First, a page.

There are issues of bias, of course. The presenter of The Empire Files, Abi Martin, left RT, or was sacked, because she criticised a Russian military action on air. But that should not put people off watching RT, any more than watching the Beeb uncritically support the current regime of gangsters and Nazis in the Ukraine. I watch and reblog videos from RT on this site, because they cover issues from a left-wing perspective that you don’t see in the mainstream media. And if RT is growing, it isn’t because they are engaged in a fiendish plot to bring down our governments. It’s because they’re actually doing their job as journalists, and holding government and corporations to account, which the Western media has given up doing since they were taken over by big corporate conglomerates in the 1980s.

The Threatened Return of Tony Blair to British Politics

November 23, 2016

The I newspaper today carried the news that Tony Blair wants to return to British politics. Apparently, the former PM thinks that his reputation is ‘recoverable’. There wasn’t much more to the piece than that, the rest of the small snippet being composed of two other newspapers reactions to this news. One of them quoted Owen Jones, the author of Chavs: The Demonisation of the Working Class, who claimed that without Blair making Britain join Bush’s invasion of Iraq, the Labour party would not be led by Jeremy Corbyn today.

I can see his point. Blair’s participation in an illegal war, which has turned the country into a blood bath, facilitated the rise of Daesh, and led to the deaths of so many brave men and women, simply so the multinationals and the Saudis can loot the country’s oil and other industries, is one of the major reasons why voters became increasingly disenchanted with the Labour party and its Tory leadership. But there were many other reasons besides.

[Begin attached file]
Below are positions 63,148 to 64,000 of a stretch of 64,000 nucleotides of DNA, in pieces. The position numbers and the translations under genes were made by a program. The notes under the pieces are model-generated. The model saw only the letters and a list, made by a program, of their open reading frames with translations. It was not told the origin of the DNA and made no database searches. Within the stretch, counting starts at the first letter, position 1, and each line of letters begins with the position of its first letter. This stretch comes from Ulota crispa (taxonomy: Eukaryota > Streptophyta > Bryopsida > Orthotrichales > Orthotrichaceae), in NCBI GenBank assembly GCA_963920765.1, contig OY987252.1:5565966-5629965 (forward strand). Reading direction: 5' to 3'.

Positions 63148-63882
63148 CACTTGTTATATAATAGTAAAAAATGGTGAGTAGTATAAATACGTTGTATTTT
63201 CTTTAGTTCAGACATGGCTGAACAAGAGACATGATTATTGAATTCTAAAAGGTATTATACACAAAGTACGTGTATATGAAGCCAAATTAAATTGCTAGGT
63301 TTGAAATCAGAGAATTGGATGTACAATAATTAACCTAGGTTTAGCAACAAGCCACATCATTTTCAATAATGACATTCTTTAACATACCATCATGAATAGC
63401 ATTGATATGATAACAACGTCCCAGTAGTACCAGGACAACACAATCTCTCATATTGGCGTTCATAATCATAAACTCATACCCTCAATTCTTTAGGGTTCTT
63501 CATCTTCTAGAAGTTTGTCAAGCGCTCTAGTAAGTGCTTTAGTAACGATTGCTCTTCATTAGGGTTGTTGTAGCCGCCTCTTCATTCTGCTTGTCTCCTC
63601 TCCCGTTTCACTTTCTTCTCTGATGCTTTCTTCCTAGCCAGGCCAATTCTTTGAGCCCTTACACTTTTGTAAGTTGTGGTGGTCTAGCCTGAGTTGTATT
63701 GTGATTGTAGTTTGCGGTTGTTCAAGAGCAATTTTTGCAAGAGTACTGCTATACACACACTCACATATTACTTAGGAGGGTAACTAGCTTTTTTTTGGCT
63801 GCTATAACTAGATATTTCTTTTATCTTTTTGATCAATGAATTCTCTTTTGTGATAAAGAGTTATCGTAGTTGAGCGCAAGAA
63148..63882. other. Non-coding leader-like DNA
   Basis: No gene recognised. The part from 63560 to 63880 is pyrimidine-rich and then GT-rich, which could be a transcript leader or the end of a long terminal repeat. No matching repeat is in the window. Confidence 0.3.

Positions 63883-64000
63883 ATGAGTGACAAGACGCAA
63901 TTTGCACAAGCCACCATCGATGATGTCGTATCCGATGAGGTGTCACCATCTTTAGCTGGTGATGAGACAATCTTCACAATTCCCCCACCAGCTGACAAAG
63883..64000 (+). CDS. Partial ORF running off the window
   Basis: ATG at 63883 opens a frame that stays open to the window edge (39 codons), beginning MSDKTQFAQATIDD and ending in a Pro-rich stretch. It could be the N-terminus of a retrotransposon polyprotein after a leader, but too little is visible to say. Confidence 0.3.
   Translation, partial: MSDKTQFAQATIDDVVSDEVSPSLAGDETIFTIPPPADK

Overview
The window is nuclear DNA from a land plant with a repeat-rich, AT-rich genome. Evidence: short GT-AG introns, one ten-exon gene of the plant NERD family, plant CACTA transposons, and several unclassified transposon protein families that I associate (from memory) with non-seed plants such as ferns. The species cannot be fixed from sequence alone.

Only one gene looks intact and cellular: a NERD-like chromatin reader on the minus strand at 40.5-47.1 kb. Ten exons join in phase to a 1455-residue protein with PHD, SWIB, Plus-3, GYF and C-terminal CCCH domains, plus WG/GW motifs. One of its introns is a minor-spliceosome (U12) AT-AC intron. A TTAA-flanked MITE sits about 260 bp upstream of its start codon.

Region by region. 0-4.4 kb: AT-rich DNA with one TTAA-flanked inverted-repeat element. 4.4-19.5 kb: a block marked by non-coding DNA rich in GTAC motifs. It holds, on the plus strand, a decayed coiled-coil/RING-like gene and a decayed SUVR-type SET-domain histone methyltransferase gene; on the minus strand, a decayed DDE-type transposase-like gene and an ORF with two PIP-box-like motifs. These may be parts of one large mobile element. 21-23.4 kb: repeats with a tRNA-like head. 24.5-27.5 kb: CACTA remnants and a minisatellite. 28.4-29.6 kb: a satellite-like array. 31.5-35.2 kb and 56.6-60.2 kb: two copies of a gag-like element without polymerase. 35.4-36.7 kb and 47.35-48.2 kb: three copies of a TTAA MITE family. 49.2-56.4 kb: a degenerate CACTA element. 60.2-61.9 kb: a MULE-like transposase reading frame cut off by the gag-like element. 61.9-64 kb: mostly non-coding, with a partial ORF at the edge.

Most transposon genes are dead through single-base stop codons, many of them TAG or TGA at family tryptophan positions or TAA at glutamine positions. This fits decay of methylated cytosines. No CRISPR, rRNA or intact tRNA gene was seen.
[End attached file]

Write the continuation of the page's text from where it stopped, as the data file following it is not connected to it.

Basically, Blair was responsible for many of the disastrous policies that are gutting our precious health and school systems. They were expanded by Cameron, and are being carried on apace by Theresa May, but Blair was responsible for starting them.

These policies include

* The privatisation of the NHS, with the piecemeal dismantlement of the Health Service into ‘community care groups’, intended to be able to commission private health care companies to provide medical services; the expansion of the Private Finance Initiative, launched by the Tories’ Peter Lilley, which has burden hospitals with massive debts, all for the profit of private companies; deliberate outsourcing of medical services to private healthcare companies; and the establishment of ‘polyclinics’ or walk-in medical centres, again as private firms. Alan Milburn had the goal of reducing the NHS to a kitemark on services provided by private healthcare providers.

* The launch of the disastrous academies. These were set up by Blair as City Academies, and based on an idea Norman Baker rolled out under Thatcher, but which had to be abandoned because even they realised it was rubbish. The academies are monstrously expensive, in many cases costing nearly ten times as much as the budget given to the LEA for all the schools in its catchment area. They are highly selective, and in many cases also extremely discriminatory, using mass expulsions and exclusion to get rid of difficult pupils, or students, who are less able than their fellows, in order to keep their academic ratings artificially high. Despite this, about 80 per cent of them are no better than the LEA schools against which they compete, and the excellent results of the other 20 per cent are no more than you would expect, if each individual state school received £20-£30 million in funding.

* The massive expansion of corporate power into the mechanism of government, with unelected managing directors and company heads being given positions on government committees and quangos.

* Massive backing for the supermarkets, despite these harming local businesses and exploiting their suppliers through highly unfair and manipulative contracts.